Uninstall Subversive

Although Subversive is the official Eclipse Subversion provider, the plugin itself doesn’t behave very well. In particular, it is impossible to uninstall it (v0.7) using the “Software Updates” dialog. The only option is to delete the jar files yourself (in 2001 I remember hoping that soon, we wouldn’t have to do stuff like this). Here are the files to delete:

(Disclaimer: this worked for me, I make no promises for what it might do to your Eclipse installation)


Remove .svn files recursively

Today I needed to convert a Subversion working copy (aka a checkout) into an export. Recursively blowing away all of the .svn directories in DOS (Windows XP) didn’t seem to be straightforward so I ended up using UNIX find in cygwin. Here is the command:

find . -type d -name '.svn' -exec rm -rf {} \;

The command was provided here, and the following is documentation from the man page.

  • find :: Execute the find command
  • . :: Path in which to start
  • -type d :: File is of type ’d’, a directory.
  • -name ’.svn’ :: The file name on which to match, .svn.
  • -exec rm -rf {} \; :: Execute this command for every file that is found. The string ’{}’ is replaced by the current file name being processed. The semi-colon is escaped by a backslash. While reading the man page, I also found that you probably should enclose the braces in single quote marks.

What every Subversion user must know about Git

Subversion is perfect (simple concept, lots of books, good tool integration, and easy to use) but for the fact that it doesn’t support:

While the former should be addressed in version 1.5, the latter is anyone’s guess.

The problem is that Subversion is just so good that eventually you will will want a distributed mode with Subversion.

Fortunately, Git supports distributed operation against Subversion repositories!

If this gets you “on the Git bus”, check out this:

An introduction to git-svn for Subversion/SVK users and deserters.

(Thanks Geoff for the links)

Addendum 05/03/08:

Tonight I tested out setting up cygwin from scratch to use Git, and in doing so confirmed what I knew and discovered what I didn’t!

You must use the following packages:

  1. Git
  2. Subversion 1.4.5-2
  3. Subversion-perl 1.4.5-2

Failure to install the subversion-perl bindings results in the error: = Can’t locate SVN/Core.pm in @INC

Thank you ycdtosa for the pointer!

Addendum 05/03/08:

If, like many of us, you haven’t fully cut over to cygwin, you may receive the following error message when you attempt a commit:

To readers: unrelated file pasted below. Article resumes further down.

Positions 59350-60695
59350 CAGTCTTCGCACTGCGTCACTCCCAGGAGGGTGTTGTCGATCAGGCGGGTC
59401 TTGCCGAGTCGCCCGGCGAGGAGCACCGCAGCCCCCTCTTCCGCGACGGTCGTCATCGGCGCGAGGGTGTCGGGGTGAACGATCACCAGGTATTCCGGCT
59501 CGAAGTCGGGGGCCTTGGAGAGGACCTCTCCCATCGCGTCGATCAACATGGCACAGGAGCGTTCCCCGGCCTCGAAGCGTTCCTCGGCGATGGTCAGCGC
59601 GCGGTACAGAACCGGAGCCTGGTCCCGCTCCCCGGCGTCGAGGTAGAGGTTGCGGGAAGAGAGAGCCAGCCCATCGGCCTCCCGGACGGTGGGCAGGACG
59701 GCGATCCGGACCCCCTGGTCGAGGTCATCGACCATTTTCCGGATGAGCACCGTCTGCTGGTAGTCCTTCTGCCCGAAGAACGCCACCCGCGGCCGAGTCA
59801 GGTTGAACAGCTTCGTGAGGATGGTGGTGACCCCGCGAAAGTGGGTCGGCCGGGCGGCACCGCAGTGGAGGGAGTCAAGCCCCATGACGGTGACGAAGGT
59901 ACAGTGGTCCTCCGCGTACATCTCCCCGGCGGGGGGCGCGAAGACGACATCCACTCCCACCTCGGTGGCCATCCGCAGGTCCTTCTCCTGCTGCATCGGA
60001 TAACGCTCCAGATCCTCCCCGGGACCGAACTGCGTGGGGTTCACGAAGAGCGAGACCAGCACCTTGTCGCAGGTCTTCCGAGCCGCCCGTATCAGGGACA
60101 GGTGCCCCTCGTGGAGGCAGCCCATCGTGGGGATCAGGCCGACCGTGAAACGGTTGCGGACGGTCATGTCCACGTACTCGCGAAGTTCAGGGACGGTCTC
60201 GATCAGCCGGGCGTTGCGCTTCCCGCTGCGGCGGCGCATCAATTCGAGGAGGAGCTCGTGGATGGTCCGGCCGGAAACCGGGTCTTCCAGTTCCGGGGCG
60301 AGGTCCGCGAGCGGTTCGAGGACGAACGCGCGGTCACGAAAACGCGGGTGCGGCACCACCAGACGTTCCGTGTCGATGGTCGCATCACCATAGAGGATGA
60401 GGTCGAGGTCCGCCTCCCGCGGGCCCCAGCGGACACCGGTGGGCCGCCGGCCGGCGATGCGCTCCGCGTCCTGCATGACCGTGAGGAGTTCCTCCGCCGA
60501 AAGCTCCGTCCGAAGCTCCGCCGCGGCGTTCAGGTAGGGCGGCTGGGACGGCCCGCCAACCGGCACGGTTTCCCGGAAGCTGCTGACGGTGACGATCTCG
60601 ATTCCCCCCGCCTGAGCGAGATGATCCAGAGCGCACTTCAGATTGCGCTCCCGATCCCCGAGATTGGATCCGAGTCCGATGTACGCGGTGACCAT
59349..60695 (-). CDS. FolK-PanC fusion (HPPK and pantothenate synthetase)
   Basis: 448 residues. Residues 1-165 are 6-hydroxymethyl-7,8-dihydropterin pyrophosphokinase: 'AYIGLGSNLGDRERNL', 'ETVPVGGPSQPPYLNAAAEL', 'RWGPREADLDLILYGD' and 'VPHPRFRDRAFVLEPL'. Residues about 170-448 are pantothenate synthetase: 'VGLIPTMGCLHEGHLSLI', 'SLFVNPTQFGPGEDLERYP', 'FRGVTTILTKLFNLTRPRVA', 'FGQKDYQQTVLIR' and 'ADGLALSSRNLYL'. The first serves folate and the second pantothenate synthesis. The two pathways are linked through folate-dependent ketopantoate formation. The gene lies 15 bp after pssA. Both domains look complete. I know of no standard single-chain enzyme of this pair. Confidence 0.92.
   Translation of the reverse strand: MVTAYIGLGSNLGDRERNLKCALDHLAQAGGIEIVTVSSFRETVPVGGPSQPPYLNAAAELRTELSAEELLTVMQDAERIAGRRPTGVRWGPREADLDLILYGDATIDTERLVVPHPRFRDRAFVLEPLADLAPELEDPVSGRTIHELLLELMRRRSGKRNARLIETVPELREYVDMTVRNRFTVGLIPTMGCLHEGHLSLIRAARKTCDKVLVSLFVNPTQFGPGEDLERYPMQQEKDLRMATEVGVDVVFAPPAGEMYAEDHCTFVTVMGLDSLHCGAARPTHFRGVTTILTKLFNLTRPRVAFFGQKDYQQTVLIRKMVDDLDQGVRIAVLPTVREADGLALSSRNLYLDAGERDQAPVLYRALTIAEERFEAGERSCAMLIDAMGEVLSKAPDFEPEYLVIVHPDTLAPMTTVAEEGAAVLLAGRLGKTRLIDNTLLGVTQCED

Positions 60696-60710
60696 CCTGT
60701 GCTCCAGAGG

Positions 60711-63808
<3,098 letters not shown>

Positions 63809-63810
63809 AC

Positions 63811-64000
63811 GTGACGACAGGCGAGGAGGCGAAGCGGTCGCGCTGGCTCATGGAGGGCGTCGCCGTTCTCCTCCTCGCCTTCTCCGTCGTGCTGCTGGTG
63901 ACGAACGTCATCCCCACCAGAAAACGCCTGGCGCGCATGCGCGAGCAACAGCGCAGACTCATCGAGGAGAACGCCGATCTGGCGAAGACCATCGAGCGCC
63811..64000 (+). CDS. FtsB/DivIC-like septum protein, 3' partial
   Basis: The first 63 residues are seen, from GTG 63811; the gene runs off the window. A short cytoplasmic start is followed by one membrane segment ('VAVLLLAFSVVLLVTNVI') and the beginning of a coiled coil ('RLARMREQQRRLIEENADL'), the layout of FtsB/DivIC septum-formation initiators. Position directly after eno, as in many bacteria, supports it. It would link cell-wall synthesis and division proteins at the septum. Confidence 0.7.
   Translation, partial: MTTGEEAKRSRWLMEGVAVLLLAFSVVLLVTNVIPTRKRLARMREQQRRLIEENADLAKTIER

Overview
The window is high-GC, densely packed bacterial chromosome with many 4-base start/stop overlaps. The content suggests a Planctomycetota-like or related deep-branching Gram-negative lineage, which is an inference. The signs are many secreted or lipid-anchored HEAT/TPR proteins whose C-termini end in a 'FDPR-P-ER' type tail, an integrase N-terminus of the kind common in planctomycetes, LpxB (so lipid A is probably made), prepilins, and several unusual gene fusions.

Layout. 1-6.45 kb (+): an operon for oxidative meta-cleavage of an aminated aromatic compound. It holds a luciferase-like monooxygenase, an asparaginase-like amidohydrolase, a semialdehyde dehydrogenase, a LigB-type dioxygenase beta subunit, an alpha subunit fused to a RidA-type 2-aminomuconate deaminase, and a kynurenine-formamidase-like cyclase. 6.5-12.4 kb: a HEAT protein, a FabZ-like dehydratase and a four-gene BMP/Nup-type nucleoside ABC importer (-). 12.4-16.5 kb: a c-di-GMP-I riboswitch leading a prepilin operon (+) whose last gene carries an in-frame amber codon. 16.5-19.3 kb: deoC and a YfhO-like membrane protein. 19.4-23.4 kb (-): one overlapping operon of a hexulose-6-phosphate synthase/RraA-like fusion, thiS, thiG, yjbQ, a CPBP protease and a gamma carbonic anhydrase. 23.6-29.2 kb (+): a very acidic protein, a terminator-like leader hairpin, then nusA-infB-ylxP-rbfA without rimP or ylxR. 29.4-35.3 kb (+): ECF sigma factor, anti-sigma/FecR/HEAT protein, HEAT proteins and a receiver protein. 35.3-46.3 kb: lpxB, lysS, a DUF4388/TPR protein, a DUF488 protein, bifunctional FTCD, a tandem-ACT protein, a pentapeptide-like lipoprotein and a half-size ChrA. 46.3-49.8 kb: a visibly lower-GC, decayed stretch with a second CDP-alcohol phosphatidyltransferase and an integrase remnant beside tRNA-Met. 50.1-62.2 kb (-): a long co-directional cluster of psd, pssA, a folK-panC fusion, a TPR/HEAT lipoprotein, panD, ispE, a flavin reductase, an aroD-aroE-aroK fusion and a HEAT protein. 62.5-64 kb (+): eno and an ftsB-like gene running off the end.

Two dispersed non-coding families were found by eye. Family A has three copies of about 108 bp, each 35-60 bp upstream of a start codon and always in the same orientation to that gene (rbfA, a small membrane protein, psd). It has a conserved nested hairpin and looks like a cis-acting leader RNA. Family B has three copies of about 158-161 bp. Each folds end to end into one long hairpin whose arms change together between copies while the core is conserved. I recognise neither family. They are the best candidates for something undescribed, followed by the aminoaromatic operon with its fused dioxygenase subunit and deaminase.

You have some suspicious patch lines=

Here is both an explanation of and a work-around for the error.

To solve the problem, you need to edit .git/hooks/pre-commit and comment out the following lines:

=if ($) { bad_line(“trailing whitespace”, $_); }=

Before tonight, I figured that I would never have the need to use dos2unix ever again! Based on one of the commentors replies, though, I expect that further research on the operation of Git is required on my part in order work between CR and CRLF environments:

Git from some time has core.autocrlf and crlf attribute, which should help in mixed UNIX (LF) and Windows (CR LF) environment

Just 3 little words

On my previous project, we had just a bang-up bunch of guys on the team. Everyone was smart, thoughtful, and worked well together: it was ideal. Since there was no revision control system in place when we arrived for the project, we decided to use Subversion. Since I had championed Subversion, I became both the Subversion system and repository administrator.

After a few months, and few thousand commits (a lot of them without any commit messages) I decided to add a commit hook script to prevent commits without comments. To be fair, I figured that no one would mind being required to write commit messages that were as long as they had already been writing, so I wrote a script to get the mean number of words in the commit messages (to date) that were not empty. The average was 7.

7 is a good number, at least enough to convey the “why” with enough brevity to make the RCS helpful. That said, I figured I would be even more accommodating of the users and require only a mere 3 words in every commit message. I made the change, tested it out, and deployed it to the Subversion server.

Eager to view the informative commit messages that would surely result from this new “feature”, the next day I took at look at the first commit message that followed the change:

“#!@& YOU GRANT”

Thanks guys, you gave me my favorite Subversion story.